Your basic No-Fault insurance policy does not pay to repair or replace your car if it is damaged. If you want collision coverage you have to purchase that as an addition to your basic insurance policy coverage. You can sue the owner or operator of the other vehicle involved in the accident for up to $1000 in damages for damages to your car not otherwise covered by collision insurance. However, you generally will not be able to recover more than $1000 against the driver of the other vehicle.
As indicated above, this is just a basic overview of the laws pertaining to motor vehicle accidents. Automobile accidents may involve hundreds of different issues which were not specifically addressed in this article. For example, different laws apply if you are a railroad employee injured in a motor vehicle accident while on-duty. Different laws may apply regarding the liability of a bar owner if you are struck by an individual whose ability to operate a vehicle is impaired due to consumption of alcohol. Different laws may apply if your injury is a result of a defective highway. Different laws apply if you are involved in an accident while operating a motorcycle. Additional insurance policies may be involved if you have purchased uninsured motorist coverage or underinsured motorist coverage. New issues may arise if the operator of the other vehicle that caused you to be injured was in the scope of his or her employment when the accident occurred.
If you are involved in an accident, please do not hesitate to contact our firm to discuss any questions you may have regarding your legal rights and responsibilities. The automobile insurance industry has attorneys ready to provide guidance to them and you will probably need attorneys to provide guidance to you in the event of a motor vehicle accident.
WHEN CAN YOU SUE THE PERSON RESPONSIBLE FOR A MOTOR VEHICLE ACCIDENT?
Nearly everyone will be involved in an automobile accident at some point in their life. In 1973 Michigan adopted “no-fault” laws for automobile insurance. These laws limit your ability to file suit against someone that causes an accident, no matter how negligent that person was. This article is meant to give you a general overview of Michigan law in this area. If you are involved in an accident, please contact our office and we will be glad to discuss any questions you may have.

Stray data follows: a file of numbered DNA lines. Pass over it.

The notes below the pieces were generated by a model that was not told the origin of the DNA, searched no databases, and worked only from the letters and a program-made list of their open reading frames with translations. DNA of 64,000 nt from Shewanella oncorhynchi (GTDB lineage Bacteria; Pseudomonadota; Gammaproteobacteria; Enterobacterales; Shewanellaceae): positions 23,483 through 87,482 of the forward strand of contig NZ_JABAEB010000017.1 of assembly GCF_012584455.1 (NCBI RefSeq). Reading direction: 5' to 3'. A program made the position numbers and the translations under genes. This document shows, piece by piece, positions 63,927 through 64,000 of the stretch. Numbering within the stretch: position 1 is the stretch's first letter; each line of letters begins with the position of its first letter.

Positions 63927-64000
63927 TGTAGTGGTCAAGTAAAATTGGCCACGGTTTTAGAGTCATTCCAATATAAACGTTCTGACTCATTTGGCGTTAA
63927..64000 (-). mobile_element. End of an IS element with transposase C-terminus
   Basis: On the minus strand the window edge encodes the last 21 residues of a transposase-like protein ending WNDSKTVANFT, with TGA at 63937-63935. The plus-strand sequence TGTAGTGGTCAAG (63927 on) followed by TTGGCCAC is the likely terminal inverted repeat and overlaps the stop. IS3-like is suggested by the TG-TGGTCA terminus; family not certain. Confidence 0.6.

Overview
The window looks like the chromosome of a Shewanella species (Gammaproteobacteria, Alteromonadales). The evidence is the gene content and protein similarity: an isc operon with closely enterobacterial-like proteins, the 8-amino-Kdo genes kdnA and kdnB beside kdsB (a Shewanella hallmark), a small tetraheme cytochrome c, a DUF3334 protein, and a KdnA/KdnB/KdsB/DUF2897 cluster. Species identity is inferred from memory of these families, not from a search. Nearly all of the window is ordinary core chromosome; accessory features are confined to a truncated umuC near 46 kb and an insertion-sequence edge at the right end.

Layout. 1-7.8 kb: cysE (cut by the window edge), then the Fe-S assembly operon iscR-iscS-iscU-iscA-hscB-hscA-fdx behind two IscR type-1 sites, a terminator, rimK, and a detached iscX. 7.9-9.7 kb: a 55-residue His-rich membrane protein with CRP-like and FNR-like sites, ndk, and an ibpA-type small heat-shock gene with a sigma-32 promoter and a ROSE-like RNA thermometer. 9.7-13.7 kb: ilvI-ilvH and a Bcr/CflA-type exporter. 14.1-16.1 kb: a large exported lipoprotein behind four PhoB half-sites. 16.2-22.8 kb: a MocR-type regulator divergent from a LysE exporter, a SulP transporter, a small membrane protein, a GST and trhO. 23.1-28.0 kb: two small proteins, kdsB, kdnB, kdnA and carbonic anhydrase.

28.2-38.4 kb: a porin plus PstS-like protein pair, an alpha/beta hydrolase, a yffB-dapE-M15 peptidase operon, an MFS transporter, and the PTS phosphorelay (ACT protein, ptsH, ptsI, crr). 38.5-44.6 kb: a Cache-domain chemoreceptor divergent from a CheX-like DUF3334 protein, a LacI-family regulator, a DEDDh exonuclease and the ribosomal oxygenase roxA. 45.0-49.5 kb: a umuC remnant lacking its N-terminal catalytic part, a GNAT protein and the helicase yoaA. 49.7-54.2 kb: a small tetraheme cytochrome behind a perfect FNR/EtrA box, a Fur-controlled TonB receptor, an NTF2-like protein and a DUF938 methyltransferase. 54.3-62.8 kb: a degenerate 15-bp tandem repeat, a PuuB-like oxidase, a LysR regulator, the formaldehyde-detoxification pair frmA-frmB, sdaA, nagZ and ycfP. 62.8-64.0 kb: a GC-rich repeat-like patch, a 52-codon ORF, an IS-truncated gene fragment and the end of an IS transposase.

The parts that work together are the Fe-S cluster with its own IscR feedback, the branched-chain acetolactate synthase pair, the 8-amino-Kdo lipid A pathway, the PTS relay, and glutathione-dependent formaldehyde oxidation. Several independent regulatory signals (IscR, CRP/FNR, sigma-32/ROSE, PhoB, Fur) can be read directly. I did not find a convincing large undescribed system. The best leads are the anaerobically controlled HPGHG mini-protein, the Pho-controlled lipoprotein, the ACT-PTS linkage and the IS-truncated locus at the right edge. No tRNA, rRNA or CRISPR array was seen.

In order to bring an action against a negligent owner or operator of a vehicle that caused an accident, the law requires that you prove that you were not more than 50 % at fault. To recover non-economic loss damages such as pain and suffering, mental anguish and loss of normal life activities, the law also requires that an accident result in a “threshold injury” of either:
- a serious impairment of an important body function that affects a person’s general ability to lead his or her normal life
- permanent serious disfigurement
It is not necessary to prove that you suffered the above type of “threshold” injury in order to recover economic loss against a negligent owner or operator of a motor vehicle. Therefore, if you have sustained wage loss over and above the amount that your own insurance company is required to pay you during the first three years following the accident or wage loss more than three years from the date of the accident, you can recover those damages caused by the negligent operation of a vehicle involved in the accident without proving a “threshold” injury.
There are many situations that can alter the scope of an auto accident case including:
- If the driver of the other vehicle has impaired ability to drive due to consumption of alcohol.
- If the accident occurred as a result of a defective highway.
- If the driver of either vehicle was in the scope of his or her employment.
- If you were operating a motorcycle when involved in the accident.
- If the accident occurred as a result of a defective vehicle.
- If you have uninsured motorist or underinsured motorist coverage you may be able to seek recovery against your own insurer.